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U.S. Agrees To Pay $13 Million To Settle 8 Abuse Suits Brought by Hopi Indians

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By Peter West

The U.S. Justice Department has agreed to pay $13 million to settle lawsuits brought by 58 Hopi Indians who claim to have been sexually molested over an eight-year period by a teacher employed by the Bureau of Indian Affairs.

The settlement, thought to be one of the largest ever in a child-abuse case, was approved last month in Phoenix by U.S. District Judge Earl Carroll.

The 58 separate lawsuits against the bia were filed in December 1987; the first cases were scheduled to come to trial next September.

The settlement will be used to directly compensate children who said they were molested by John Boone, a former teacher at the Polacca Day School on the Hopi reservation in Arizona, said James P. Cunningham, one of two lawyers representing the plaintiffs. Mr. Boone is now serving a life sentence after pleading guilty to two counts of child molestation in June 1987.

The settlement will also be used to establish funds to assist victims and help the Hopi community heal the damage caused by the highly publicized case, Mr. Cunningham said.

An example of such damage was the suicide last October of one of the teenagers represented by Mr. Cunningham. At the time, the boy's mother told the press that her son, who shot himself in front of his family, said that he could no longer live with the shame of his molestation.

Under the settlement, the 58 plaintiffs will receive a total of $4.5 million in annuities that, over the course of their lifetimes, could grow in value to as much as $46.7 million, Mr. Cunningham said.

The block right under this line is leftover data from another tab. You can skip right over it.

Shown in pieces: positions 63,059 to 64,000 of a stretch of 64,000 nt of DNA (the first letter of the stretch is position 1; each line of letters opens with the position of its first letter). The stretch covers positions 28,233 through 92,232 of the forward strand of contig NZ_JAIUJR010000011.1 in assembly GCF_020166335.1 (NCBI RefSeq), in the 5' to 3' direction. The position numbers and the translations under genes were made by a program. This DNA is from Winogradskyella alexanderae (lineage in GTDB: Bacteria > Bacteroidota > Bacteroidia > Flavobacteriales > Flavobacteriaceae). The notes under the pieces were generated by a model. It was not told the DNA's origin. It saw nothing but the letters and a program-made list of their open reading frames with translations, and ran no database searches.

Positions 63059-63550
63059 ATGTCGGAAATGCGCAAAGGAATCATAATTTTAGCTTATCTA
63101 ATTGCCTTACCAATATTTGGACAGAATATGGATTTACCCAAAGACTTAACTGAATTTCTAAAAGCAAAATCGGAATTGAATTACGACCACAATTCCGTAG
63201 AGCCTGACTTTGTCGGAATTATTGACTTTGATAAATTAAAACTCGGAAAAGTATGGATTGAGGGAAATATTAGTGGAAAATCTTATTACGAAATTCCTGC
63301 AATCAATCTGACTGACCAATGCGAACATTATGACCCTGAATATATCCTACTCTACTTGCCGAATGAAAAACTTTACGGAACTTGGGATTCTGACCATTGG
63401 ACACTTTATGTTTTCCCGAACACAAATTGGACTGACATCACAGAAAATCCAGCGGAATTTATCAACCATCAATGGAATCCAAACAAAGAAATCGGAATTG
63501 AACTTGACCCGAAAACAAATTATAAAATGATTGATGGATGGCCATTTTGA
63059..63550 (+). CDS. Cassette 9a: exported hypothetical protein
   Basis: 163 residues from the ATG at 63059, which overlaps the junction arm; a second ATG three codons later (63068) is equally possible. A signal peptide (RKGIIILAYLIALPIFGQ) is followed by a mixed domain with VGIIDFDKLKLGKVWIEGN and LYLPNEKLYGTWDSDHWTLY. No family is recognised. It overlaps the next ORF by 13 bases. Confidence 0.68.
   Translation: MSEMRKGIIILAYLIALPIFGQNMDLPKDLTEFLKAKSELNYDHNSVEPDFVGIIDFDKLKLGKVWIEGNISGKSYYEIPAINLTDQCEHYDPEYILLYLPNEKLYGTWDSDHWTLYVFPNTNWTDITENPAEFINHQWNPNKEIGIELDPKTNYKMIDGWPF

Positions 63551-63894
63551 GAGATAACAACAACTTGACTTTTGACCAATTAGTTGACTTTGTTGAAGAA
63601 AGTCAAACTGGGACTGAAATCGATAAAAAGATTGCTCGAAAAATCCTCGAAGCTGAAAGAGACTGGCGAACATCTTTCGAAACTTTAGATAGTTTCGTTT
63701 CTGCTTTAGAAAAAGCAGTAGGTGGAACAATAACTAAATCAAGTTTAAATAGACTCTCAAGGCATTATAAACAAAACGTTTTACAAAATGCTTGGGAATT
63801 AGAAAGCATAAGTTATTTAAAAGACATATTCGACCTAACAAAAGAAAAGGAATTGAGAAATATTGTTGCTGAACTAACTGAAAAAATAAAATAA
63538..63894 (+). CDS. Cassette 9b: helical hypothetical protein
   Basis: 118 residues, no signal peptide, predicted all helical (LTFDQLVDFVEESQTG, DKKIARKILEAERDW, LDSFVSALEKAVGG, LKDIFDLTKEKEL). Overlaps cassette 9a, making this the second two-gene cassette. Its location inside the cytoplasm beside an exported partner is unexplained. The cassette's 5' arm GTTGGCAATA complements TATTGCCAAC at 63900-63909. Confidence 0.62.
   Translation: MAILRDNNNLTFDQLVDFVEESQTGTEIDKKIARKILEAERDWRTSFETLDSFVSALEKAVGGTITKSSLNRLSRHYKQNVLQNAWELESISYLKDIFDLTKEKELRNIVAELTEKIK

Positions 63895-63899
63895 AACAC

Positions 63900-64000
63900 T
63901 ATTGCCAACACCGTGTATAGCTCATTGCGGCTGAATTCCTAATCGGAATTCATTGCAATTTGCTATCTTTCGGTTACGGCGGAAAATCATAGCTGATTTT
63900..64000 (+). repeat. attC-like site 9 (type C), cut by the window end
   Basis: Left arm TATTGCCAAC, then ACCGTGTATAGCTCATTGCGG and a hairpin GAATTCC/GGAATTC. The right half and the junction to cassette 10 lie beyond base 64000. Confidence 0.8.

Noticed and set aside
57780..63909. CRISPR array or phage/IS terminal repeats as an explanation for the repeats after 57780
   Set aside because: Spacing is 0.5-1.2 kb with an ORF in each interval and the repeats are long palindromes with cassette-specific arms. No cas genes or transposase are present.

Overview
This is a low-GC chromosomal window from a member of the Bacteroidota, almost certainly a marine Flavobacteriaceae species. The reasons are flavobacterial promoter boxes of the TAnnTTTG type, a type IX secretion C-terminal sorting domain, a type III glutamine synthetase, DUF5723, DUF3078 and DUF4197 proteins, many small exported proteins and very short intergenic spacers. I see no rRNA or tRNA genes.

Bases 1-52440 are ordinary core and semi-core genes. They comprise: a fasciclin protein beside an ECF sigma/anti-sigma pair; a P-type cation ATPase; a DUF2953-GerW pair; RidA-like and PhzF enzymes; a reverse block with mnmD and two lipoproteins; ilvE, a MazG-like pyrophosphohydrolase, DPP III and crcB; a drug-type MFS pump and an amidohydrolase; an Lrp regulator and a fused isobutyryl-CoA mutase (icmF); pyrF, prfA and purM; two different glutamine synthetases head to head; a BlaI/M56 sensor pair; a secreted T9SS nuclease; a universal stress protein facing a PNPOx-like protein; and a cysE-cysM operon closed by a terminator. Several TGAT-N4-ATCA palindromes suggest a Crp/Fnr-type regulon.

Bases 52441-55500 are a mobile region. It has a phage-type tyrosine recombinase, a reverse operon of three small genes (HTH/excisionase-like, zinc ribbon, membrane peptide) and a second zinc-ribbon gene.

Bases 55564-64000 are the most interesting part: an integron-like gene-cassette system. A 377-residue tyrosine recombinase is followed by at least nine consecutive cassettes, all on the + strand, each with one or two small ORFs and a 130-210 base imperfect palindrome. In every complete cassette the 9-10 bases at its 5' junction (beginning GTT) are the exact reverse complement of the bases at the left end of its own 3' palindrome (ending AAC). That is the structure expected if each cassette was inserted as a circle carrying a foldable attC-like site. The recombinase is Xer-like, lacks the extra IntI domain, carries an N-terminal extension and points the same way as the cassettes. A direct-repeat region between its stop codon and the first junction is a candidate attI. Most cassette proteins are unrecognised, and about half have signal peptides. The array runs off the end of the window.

In addition, the individual plain4tiffs will receive between $400,000 and $2 million over their lifetimes, depending on their age and the injuries they allegedly suffered.

The children become eligible for the awards at age 18; about one-third of them will begin receiving payments this month.

The settlement also establishes a $5-million "therapeutic" trust fund, which will allow each plaintiff to receive psychotherapy, up to a maximum cost of $150,000, until age 50.

It also includes an $850,000 educational trust that will allow victims who are ineligible for tribal or federal student aid to apply for money to attend college or obtain postsecondary vocational training.

In addition, $250,000 is set aside to establish a therapy program "to effect somewhat of a community healing," Mr. Cunningham said.

Such services are important, he added, because, for many Hopis, who live in a remote northeastern region of Arizona, "their village and their environment is their extended family."

In addition, each plaintiff's family will each receive a share of a $250,000 portion of the settlement.

Finally, the lawyers will share $2.2 million in the settlement.

Mr. Cunningham called the structure of the settlement "a model" be8cause, unlike most such awards, it calls for unused money to revert to the government.

The Boone case, one of several cases of alleged pedophilia involving teachers in the b.i.a. system, received national attention and was cited in a report by the Special Committee on Investigations of the Senate Select Committee on Indian Affairs as epitomizing the serious flaws in the b.i.a.'s hiring practices. (See Education Week, Nov. 27, 1989.)

According to the committee's report, Mr. Boone repeatedly molested children on the Hopi reservation from 1979 to 1987, enticing them to his home and to nearby motels.

The report also states that a chart found in Mr. Boone's home at the time of his arrest described sexual activities he had engaged in with 142 boys. Subsequent testimony at his trial indicated that he had actually molested 94 boys, or almost 1 of every 20 school-age Hopi boys.

The committee charged that b.i.a. employees either ignored or failed to act on reports of Mr. Boone's actions.

As a result of the publicity surrounding the Boone case and other such incidents, the b.i.a. has tightened its hiring policies and begun conducting more rigorous background checks on applicants for employment. Legislation also is pending to establish a national registry of child-abuse cases on Indian reservations and to require mandatory reporting of such cases. (See Education Week, April 11, 1990.)

The House Interior Committee is also planning field hearings on child abuse in bia schools.

A b.i.a. spokesman last week declined comment on the settlement.

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